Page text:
Below, you will find a few examples of the research happening at UW Bothell that focuses on or relates to environmental sustainability. With the North Creek wetland restoration project on campus, we have a very unique ability to use our campus as a living laboratory, using research performed by our faculty and students to drive better management practices on campus.
Are you performing research related to sustainability? Whether you are a faculty member or a student, we would love to hear about it. Feel free to contact the Sustainability Office to organize a profile of your research.
Dr. Warren Gold, IAS associate professor and director of UW Restoration Ecology Network, discusses his lab and field research on nonvascular plants that coat the surface of the soil and play vital roles in the Alpine ecosystems of the North Central Washington Cascades. Understanding these cryptobiotic crusts (i.e., lichens, mosses, fungi) - and how plants are affected by them - can lead to reestablishing damaged habitats. Dr. Gold also discusses his fascination with the Black Lily (a.k.a. "Indian Rice Root"). (21 min., 16 sec.)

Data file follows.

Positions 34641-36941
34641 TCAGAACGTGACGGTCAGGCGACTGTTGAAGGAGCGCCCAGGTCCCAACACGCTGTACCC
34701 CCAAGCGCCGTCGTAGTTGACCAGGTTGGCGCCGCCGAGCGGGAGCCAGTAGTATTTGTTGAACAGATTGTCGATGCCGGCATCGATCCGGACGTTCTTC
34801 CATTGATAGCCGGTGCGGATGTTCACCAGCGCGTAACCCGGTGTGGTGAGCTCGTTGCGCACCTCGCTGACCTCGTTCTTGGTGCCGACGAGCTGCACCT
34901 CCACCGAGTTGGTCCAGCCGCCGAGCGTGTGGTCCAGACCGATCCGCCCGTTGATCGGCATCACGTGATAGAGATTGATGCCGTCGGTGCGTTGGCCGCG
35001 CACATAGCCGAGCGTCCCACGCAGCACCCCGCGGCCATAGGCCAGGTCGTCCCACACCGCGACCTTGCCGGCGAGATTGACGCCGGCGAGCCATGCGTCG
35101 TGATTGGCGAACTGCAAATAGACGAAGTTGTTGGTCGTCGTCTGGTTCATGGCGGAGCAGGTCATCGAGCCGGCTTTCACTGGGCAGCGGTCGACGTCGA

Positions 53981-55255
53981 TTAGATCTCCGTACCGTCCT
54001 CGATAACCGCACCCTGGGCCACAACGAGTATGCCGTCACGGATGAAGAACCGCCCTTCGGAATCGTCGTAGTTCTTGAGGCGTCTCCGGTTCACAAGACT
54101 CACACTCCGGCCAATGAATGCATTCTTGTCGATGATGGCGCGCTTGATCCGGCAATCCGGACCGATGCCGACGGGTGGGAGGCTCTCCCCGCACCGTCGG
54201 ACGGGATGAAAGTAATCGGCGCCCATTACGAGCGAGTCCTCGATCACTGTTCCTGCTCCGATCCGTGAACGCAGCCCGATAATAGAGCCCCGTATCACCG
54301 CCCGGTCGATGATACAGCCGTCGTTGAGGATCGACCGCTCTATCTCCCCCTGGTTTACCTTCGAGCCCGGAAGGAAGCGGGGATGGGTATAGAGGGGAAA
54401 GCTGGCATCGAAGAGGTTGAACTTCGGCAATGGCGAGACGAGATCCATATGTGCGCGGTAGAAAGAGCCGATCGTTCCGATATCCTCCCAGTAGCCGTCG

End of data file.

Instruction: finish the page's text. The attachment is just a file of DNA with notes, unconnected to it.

Professor Dan Jaffe talks about his work in environmental science including his groundbreaking and internationally recognized research in global and regional air pollution. (19 min., 2 sec.)
Dr. Martha Groom, professor of ecology and conservation biology, discusses her research into ways to develop sustainable livelihoods for both human and wildlife populations. Of special interest are the effects of growing Puerto Rican coffee in shade vs. sunshine on bird, insect and lizard communities and the advantages/disadvantages of fertilizer and pesticide use on Nicaraguan coffee cultivation. (11 min., 39 sec.)